Feeling the Squeeze of a Tighter County Budget
Molokai commissioners may only meet once a month.
By Catherine Cluett
Perhaps desperate times call for desperate measures, but anyone who has sat through a Planning Commission meeting knows that the possibility of adding even an hour to the already interminable sessions is not something to take lightly. The Molokai Planning Commission is no exception.
During last Wednesday’s meeting, Clayton Yoshida of the Maui County Current Planning Division announced a proposal by the county to reduce the Molokai Planning Commission meetings from twice monthly to once a month. In light of a tightening Maui County budget, this cut would reduce air fare costs for Maui County officials like Yoshida to attend Molokai meetings.
“Our meetings are already five hours long,” said Commissioner Teri Waros. “If we only met once a month, would the meetings be 10 hours long?” She suggested the possibility of video conferencing as an alternative to Yoshida’s physical presence.
The concern of lengthened meeting duration was echoed by other commissioners, and Commission Chair Steve Chaikin suggested looking at other budget cutting alternatives before changing Molokai’s meeting schedule. “Maybe Clayton doesn’t have to come to every meeting,” he said.
“We need more time to consider this decision,” Chaikin concluded.
Yoshida said he would discuss with the county other options, such as video conferencing.
“Our ancestors have lived on these islands for thousands of years leaving hardly a trace yet we have been here for a generation and left two huge mountains of waste. Are we being as good stewards of the land as we can and should be?”
This was the question posed by Chaikin to Molokai Commissioners. The Commission continued its brainstorming session from last meeting to discuss ways in which Molokai could reduce its waste.
Ideas included a various incentive programs like a small refund for bringing your own bags to stores, education programs to inform residents about proper recycling habits, and a “take it or leave it” center at the landfill where people can exchange still-useable items. The suggestion by a Molokai resident during the last Molokai Planning Commission meeting to place recycling collection bins on different areas around the island was also re-iterated. There are still many items, however, such as oil, batteries, tires, and junk cars that are waiting on disposal answers.
Chaikin advised the Commission that the Molokai recycling center is looking for suggestions right now for new plan to complete by the end of the year. With this in mind, Commissioners asked Nancy McPherson of the Maui County Planning Commission to draft a letter on their behalf with their brainstormed suggestions for the recycling center.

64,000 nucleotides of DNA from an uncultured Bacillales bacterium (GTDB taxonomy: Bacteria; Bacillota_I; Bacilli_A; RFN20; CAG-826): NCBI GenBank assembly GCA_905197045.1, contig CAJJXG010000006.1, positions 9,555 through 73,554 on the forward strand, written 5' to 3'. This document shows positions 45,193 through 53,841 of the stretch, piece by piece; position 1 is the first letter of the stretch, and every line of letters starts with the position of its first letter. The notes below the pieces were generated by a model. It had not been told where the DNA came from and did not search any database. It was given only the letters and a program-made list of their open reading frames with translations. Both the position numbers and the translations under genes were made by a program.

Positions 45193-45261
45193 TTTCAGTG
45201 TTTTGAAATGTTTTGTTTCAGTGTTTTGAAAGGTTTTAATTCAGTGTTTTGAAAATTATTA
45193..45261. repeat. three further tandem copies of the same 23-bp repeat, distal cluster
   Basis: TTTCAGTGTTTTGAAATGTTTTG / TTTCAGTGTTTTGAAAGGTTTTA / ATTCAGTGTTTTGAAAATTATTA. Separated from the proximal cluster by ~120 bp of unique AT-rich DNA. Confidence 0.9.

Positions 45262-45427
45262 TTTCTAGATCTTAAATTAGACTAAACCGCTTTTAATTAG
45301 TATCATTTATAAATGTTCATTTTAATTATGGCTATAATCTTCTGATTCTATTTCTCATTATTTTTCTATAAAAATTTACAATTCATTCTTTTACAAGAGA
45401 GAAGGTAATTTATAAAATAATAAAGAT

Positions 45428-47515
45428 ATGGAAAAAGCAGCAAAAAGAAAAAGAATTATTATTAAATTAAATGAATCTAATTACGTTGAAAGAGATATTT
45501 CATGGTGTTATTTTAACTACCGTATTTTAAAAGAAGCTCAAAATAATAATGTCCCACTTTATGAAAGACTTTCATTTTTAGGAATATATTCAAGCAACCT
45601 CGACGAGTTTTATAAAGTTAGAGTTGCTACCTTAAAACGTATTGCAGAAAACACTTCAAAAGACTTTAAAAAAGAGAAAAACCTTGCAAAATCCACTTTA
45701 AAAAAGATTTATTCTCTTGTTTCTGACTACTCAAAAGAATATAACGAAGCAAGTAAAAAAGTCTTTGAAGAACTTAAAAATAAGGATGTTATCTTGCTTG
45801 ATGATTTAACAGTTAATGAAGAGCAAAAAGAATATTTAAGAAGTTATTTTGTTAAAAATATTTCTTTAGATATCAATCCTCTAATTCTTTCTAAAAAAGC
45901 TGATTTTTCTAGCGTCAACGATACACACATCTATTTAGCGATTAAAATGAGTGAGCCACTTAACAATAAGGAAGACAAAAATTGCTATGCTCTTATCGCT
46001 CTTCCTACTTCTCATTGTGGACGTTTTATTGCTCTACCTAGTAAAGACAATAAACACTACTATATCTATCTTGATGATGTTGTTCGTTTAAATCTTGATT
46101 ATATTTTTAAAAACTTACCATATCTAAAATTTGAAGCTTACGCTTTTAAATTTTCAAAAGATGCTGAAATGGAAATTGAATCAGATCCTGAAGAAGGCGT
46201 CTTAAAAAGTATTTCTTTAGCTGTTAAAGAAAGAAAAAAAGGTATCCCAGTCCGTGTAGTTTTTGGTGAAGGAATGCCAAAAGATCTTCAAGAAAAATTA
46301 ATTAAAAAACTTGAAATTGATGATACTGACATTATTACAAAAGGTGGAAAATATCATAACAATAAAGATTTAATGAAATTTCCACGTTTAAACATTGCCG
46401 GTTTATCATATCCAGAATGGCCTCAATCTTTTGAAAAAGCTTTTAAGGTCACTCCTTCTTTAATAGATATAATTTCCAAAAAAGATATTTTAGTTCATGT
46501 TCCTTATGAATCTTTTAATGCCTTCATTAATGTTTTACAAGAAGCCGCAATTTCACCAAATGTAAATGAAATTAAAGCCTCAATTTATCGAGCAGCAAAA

A resolution to support recycling efforts on Molokai may also be written in the future.
Chaikin called on the expertise of Debbie Kelly, Projects Manager for the Molokai-Lanai Soil and Water Conservation and a member of the audience during Wednesday’s meeting. Kelly has been in charge of handing out recycling bags on Molokai to be used as shopping bags in place of plastic. Commissioners had commented earlier that distribution of the bags seemed to have stalled, and a large number of them are currently sitting unused.
“What can we do to make the bags more successful?” Chaikin asked her, suggesting that the landfill would be a good place to promote recycling and distribute bags. “There are a lot of people who think recycling is collecting cans and bottles and that’s it,” Chaikin
Kelly explained that Maui Disposal Co., operating the Molokai recycling facilities, gets paid to educate, and an education component is included in their contract with Maui County. “I think they should be made to do more educating because they’re not,” she said.
Kelly talked with Commissioners about some of the things she has been doing to promote environmental education and recycling on Molokai. These include asking cashiers to inquire of customers if they have their recycled bags with them and working with MEO’s surplus food program to incorporate the recycled bags into their program. “I just took 400 recycled bags for them to put food in, and next month, if people don’t use their bags, they won’t be able to get surplus food,” she said.
In addition, Kelly has submitted an application for a $5,000 grant that would pay for fuel costs for trucking companies to haul junk cars for free. She said the truckers would volunteer their time and so far, has only received a commitment from some companies, but the program would allow Molokai residents free removal of their junk cars. “On Maui,” she said, “residents have to pay $160 to place their cars in the landfill and on Molokai, it’s free.” But the problem is the County permit only allows the landfill to hold 200 cars. That leaves a lot of cars sitting in people’s backyards. She said if Molokai residents paid only $10 each to get their car towed, that would offset the cost of fuel and help out the program.
Civil Fines & Violations
Joe Alueta, representing the Planning Director of Maui County, presented Commissioners with a Council Resolution to clarify which government body hears appeals of civil fines and violations.
The item had been deferred from last meeting because of a lack of agreement among Commissioners about a proposed clause to be added to the ordinance. The clause would transfer the hearing of appeals for violation fines of certain natures to be heard by the Board of Variants and Appeals (BVA) instead of the Department of Water Supply.
Commissioner Lori Buchanan made a motion to pass the amendments without the adding of this clause because without a list of the types of cases this would authorize the BVA to hear, she said she did not feel comfortable adding the amendment. Other Commissioners concurred, and the motion finally passed.
The next Molokai Planning Commission meeting is Wednesday, November 12, at 12:30 p.m. at the MPC.